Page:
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J.D. Salinger, author of 'Catcher in the Rye', dies aged 91

Text by Euny HONG , NEWS WIRES

Latest update : 2010-02-24

US author J.D Salinger died at the age of 91 Thursday, at his home in New Hampshire. Salinger's "The Catcher in the Rye", and its hostile protagonist Holden Caulfield, brought him worldwide literary acclaim.

Author JD Salinger, author and recluse, died Wednesday at the age of 91 at his home in New Hampshire, ending 50 years of seclusion. He was one of the most influential authors of the second-half of the 20th century.
Salinger was best known for his seminal 1951 novel “Catcher in Rye”.  He fiercely guarded his privacy to the end, refusing all offers to buy the screen rights to "Catcher".
  • New Year's Day, 1918 Jerome David Salinger is born in Manhattan, New York.
  • 1940 Salinger's debut story, "The Young Ones" is published by "Story" magazine.
  • 1942 Salinger is drafted to fight in World War II.
  • 1951 "The Catcher in the Rye" is published.
  • 1953 Salinger moves to Cornish, New Hampshire, where he begins to slink away from the public eye.
  • 1955 Salinger marries Claire Douglas, with whom he has two children.
  • 1997 Salinger's last published work, "Hapsworth 16: 1924", is announced to be released in book form, but the release date is endlessly pushed back.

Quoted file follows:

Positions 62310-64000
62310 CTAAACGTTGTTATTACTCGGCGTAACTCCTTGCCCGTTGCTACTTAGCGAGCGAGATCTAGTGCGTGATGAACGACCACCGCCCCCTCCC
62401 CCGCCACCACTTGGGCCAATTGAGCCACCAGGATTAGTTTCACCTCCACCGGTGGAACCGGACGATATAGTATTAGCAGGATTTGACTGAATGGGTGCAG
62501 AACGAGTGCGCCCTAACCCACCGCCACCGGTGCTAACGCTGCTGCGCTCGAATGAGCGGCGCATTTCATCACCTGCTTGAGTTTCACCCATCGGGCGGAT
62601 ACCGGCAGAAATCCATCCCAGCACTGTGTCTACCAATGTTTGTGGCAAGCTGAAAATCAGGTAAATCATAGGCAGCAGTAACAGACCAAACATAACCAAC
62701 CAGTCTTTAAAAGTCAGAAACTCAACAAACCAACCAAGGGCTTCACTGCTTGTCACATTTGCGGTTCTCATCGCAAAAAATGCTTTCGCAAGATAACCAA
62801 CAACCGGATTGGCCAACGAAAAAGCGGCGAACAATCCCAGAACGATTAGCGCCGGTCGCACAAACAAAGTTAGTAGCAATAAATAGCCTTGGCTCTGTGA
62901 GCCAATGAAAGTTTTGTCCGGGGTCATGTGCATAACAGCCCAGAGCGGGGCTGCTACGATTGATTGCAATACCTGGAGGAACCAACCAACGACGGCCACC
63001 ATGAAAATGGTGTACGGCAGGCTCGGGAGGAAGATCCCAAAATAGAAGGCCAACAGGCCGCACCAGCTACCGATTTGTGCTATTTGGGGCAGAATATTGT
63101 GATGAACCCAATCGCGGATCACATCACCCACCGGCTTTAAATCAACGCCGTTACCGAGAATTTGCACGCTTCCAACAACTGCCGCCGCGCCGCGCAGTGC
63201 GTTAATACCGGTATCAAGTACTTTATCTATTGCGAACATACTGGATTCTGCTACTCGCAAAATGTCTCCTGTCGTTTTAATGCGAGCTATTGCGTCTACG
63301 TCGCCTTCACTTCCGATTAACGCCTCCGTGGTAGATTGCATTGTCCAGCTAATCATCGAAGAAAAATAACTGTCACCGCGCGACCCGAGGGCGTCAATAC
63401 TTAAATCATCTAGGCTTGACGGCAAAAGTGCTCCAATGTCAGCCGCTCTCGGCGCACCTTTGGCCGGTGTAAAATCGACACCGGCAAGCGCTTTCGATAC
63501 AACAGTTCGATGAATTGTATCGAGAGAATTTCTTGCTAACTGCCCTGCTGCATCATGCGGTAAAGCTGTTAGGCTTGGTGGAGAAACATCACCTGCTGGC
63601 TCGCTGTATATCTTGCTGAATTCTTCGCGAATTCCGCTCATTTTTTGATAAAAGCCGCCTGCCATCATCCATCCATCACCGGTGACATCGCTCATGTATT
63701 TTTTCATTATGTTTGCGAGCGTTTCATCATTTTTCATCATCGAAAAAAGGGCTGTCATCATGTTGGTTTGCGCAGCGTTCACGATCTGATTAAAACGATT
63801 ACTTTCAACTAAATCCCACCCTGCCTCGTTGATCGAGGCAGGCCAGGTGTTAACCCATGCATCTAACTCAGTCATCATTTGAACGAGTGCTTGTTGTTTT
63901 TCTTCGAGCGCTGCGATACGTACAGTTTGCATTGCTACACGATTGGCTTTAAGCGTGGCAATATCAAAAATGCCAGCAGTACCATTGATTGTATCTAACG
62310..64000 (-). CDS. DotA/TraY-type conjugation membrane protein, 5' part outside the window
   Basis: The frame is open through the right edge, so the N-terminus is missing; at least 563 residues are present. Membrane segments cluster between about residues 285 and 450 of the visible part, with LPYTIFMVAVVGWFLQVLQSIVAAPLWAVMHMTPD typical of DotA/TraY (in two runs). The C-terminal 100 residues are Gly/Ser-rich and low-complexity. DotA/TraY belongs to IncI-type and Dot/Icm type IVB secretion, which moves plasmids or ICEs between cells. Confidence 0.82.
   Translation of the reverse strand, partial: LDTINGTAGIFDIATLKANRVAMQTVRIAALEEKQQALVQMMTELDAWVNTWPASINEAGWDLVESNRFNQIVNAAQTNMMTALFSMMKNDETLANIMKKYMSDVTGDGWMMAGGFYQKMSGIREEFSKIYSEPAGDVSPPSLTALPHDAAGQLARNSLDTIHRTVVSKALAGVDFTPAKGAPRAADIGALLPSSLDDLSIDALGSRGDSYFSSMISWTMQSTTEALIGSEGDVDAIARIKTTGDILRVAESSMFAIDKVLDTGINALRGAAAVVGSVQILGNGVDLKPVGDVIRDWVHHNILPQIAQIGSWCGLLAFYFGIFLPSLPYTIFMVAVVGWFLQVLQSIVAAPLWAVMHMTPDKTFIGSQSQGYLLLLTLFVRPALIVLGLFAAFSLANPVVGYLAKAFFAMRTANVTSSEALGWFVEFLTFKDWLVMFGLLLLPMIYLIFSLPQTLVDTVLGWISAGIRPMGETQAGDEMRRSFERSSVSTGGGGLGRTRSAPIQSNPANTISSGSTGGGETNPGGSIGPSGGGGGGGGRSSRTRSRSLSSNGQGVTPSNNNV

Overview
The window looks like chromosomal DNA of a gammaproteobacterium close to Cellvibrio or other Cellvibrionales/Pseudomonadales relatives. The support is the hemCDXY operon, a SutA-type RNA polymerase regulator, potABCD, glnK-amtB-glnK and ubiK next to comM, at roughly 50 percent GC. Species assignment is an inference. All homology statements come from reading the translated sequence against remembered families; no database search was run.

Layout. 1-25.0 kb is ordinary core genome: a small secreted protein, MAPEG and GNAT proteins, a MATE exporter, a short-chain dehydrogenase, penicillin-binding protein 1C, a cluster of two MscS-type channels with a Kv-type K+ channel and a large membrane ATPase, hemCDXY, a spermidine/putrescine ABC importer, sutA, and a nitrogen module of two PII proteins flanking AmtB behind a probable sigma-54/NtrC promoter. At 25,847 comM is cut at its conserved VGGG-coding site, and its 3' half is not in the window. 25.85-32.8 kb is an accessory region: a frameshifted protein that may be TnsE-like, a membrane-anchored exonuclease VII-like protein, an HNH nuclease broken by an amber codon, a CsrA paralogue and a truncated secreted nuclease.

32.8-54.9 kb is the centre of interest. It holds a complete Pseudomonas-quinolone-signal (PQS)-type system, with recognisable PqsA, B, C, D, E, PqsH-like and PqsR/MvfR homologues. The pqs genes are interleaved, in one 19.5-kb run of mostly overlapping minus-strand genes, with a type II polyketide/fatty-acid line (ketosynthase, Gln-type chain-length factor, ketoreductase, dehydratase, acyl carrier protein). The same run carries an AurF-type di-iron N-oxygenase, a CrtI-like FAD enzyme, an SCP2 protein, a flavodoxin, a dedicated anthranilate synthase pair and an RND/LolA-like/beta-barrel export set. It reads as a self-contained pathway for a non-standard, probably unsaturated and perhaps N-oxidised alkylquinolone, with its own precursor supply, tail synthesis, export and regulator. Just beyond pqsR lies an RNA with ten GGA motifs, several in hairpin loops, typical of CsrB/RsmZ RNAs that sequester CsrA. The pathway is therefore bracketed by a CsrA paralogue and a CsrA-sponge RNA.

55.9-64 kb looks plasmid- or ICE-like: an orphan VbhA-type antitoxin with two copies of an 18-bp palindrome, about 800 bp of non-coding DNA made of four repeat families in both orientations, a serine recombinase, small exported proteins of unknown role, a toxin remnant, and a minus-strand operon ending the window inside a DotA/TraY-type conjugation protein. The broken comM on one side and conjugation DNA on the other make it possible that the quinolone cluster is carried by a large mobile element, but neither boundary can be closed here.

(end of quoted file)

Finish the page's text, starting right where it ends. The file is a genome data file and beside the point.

• January 28, 2010 Salinger dies at his home in New Hampshire at the age of 91.

of his final public gestures came in July when a US judge suspended publication of an unauthorized sequel to "Catcher" by Swedish author Fredrik Colting.

"There's no more to Holden Caulfield. Read the book again. It's all there. Holden Caulfield is only a frozen moment in time," Salinger told the Boston Globe.
He was as known for his indirect link to the assassination of ex-Beatle John Lennon and the attempted assassination of former President Ronald Reagan as he was for his literary merits.
The disturbed Mark Chapman, who shot Lennon in New York in 1980, said repeatedly in his defence that he had been inspired by “Catcher in Rye,” and particularly by the protagonist Holden Caulfield, who denounced the “phonies” he saw all around him. Lennon, he said, was such a phony.
All of which was gruesome for Salinger, who was already disgusted with the attention he received for “Catcher in the Rye,’ which was just one of dozens of stories and books he wrote, among them, "Franny and Zooey" in 1961.
Spokesman for alienated youth
His death has brought immediate reaction in the US literary world, and even on the social networking site Twitter. On the latter, graphic novelist Neil Gaiman (“The Sandman”) wrote: “I loved the short stories, liked Catcher, admired his isolation and the way he stopped.”
The popular US opinion site, Gawker, ran an obituary Thursday, describing him as “an unofficial spokesman for every alienated or precocious teenager in the English-speaking world”.
Salinger died of natural causes.

Date created : 2010-01-28